GREENCASTLE, Ind. - Andy Thomas was given lots of advice about Indiana's economy Tuesday. But, he asked for it.
The newly-elected 44th District State Representative convened an Economic Development Summit in the DePauw University Student Union. He plans to make it an annual event.
Nearly 40 people attended the afternoon sessions, but observers and participants came and went all day, so it is difficult to get an accurate number. The meeting was open to the public.
Mayor Kenny Crabb, Clay Community Schools Superintendent Thomas Rohr, representatives of Deakins Metal Spinning, Great Dane, Morris Manufacturing, Clay County Farm Bureau, Clay County Internet, Clay County Chamber of Commerce, Clay County Commissioners and myself were asked to participate in panel discussions. The mayor participated in a discussion of challenges facing cities and towns in the 44th District and the school superintendent and I were on a panel discussion concerning Indiana's "brain drain" -- how to encourage more young Hoosiers to stay in Indiana after graduation from college.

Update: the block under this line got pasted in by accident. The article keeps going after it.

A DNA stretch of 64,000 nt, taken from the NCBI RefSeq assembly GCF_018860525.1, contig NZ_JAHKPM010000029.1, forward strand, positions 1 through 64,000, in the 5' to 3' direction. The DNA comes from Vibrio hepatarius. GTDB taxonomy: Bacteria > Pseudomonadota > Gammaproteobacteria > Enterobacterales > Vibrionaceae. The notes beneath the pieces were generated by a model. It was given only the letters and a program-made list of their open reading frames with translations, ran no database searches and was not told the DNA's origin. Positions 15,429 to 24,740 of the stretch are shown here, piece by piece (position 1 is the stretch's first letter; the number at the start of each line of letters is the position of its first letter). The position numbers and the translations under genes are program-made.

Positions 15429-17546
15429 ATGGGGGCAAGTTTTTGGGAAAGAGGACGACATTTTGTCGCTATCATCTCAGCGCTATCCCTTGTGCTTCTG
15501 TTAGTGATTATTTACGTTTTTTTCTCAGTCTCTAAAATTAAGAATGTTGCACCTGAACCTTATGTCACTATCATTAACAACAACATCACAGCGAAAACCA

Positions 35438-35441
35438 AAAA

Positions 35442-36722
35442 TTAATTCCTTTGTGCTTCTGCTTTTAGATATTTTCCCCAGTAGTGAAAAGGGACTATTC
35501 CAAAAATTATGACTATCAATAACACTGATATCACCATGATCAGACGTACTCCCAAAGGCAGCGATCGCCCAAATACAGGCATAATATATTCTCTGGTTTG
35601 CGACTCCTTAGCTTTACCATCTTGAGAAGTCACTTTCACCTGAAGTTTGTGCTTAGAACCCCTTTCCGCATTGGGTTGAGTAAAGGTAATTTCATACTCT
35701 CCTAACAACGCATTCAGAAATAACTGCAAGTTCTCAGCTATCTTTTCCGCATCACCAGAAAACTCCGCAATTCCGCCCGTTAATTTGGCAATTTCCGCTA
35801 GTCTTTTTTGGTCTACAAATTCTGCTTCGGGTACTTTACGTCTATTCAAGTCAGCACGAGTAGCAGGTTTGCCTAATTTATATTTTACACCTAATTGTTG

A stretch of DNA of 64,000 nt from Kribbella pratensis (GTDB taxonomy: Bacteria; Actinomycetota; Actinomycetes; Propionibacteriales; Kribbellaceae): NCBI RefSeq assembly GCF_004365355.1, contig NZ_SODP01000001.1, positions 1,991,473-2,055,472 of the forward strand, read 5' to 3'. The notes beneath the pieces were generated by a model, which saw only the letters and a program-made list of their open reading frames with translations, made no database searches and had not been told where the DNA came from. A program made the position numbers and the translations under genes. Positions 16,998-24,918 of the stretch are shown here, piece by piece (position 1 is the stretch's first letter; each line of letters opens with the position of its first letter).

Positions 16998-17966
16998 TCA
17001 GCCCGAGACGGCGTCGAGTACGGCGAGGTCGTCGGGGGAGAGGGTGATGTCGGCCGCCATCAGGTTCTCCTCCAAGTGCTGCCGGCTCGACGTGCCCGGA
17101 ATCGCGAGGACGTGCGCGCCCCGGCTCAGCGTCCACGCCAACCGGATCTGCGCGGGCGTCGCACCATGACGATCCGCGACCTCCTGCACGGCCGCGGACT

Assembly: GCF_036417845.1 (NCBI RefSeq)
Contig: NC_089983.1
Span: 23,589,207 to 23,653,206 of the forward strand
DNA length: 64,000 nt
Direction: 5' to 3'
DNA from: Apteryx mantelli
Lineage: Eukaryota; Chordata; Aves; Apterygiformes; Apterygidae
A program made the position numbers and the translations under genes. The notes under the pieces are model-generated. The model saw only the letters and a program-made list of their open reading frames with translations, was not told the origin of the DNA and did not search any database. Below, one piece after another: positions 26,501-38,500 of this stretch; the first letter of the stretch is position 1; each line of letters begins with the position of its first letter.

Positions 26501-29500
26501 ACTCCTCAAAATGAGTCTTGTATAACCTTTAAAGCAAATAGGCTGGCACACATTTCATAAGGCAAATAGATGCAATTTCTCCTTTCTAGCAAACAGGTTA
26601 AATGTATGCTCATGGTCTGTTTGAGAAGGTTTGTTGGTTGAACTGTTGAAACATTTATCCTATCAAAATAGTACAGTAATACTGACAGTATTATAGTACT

Crabb was concerned about reassessment.
"We've been told we'll probably get only one tax draw next year because reassessment in Clay County hasn't been completed," the Brazil mayor said. "(The City of Brazil is) going to have trouble paying our debts next year."
Crabb said he may have to rely on borrowed funds if the second tax draw doesn't come through.
He also talked about unfunded mandates. State and Federal laws require municipalities to do certain things without providing the money to do the work. As time passes, the job of mayor becomes more demanding, the mayors of Brazil and Greencastle agreed.
Hired as a part-time mayor, Crabb hopes the City Council will continue to increase the mayor's pay package to attract someone who wants to be a full-time mayor in the future.
Also in attendance was J. R. Cooprider of Clay City. He asked Patrick Kiely, president of the Indiana